Japan Nuke Plant May Take Weeks to Control

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Officials say it could take days and "possibly weeks" to get Japan's nuclear emergency at the Fukushima Dai-ichi plant under control, even as crews work overtime to dump tons of seawater on the facility.

Earlier Thursday, the U.S. government issued a warning that the nuclear situation in Japan is deteriorating. They also informed American citizens to get at least 50 miles away from the damaged reactor at the plant.

The Japanese government is trying to cool the reactor by dumping water on it from helicopters before it releases more radiation.

Helicopters continued to dump seawater into holes on the roof of damaged reactor No. 3, hoping to cool the overheated uranium fuel rods.

A senior official with the U.N.'s nuclear safety agency said later Thursday there had been "no significant worsening" at the Fukushima Dai-ichi nuclear plant, but that the situation remained "very serious."

Wednesday, the Japanese considered this procedure to be too dangerous. However, U.S. officials insisted that something be done.

"We're reminded of how American leadership is critical to our closest allies," President Barack Obama said. "Even if those allies themselves are economically advanced and powerful, there are moments when they need our help."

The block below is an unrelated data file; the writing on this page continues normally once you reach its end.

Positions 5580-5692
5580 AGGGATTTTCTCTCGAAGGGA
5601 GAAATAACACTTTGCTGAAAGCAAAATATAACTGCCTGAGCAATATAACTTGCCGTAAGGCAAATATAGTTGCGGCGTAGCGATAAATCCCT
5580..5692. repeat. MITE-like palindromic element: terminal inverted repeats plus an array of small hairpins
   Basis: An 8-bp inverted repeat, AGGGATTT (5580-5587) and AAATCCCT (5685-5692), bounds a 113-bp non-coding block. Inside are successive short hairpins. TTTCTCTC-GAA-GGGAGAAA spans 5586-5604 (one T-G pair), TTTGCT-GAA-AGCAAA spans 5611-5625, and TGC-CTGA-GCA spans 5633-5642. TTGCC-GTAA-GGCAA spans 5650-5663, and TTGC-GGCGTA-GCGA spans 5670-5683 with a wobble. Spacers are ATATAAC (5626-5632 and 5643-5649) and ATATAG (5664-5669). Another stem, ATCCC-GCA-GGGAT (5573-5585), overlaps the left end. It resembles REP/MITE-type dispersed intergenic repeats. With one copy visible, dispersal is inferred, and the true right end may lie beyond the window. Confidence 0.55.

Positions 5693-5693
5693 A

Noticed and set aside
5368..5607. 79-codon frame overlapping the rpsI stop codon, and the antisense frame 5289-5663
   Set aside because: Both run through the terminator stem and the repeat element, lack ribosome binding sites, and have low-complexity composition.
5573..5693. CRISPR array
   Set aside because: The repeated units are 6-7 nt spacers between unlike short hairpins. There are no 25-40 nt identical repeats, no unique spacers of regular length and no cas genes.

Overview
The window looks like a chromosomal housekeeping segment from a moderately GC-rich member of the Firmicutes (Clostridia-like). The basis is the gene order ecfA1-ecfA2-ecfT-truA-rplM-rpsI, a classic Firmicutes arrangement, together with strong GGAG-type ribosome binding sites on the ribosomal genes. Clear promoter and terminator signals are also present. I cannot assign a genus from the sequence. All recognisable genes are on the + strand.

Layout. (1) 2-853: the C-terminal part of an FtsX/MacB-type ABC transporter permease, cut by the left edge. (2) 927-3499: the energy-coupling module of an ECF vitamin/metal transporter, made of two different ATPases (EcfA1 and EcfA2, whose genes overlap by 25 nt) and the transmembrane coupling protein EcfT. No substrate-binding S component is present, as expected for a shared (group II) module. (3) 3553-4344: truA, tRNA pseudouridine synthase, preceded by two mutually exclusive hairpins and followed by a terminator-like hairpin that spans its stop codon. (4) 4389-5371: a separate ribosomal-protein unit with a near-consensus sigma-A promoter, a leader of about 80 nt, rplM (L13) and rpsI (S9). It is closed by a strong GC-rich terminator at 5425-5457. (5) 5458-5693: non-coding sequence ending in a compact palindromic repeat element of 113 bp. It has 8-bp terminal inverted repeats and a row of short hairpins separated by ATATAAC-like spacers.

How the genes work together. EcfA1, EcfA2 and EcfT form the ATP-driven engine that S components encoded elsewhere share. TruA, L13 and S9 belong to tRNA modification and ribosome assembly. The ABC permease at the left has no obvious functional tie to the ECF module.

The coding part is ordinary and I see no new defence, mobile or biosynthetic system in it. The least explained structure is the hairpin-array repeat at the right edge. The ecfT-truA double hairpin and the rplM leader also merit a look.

Experts said the 180 emergency workers at the plant may be on a suicide mission.

There is hope that Tokyo Electric will be able to get several power lines, knocked out by the earthquake, back online. Such a move could restore the plant's cooling system and help ease the crisis.

In the meantime, the U.S. State Department has sent aircraft to help Americans evacuate from northeast Japan. Also, Tokyo's airport remains packed with people trying to leave the island nation.

One 15-year-old girl was sent by her parents to stay with family members in the U.S.

"So there was the earthquake and there's the radiation, and my parents kind of freaked out," the teenager said. "So they wanted me to come and go to my aunt's house, so I'll be safe."

The question of safety right now is confusing for many, with differing assessments from the U.S. and Japan. Though the U.S. warned its citizens to stay at least 50 miles away from the plant, the Japanese government has only advised a 12-mile safety zone.

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Heather Sells

Heather Sells

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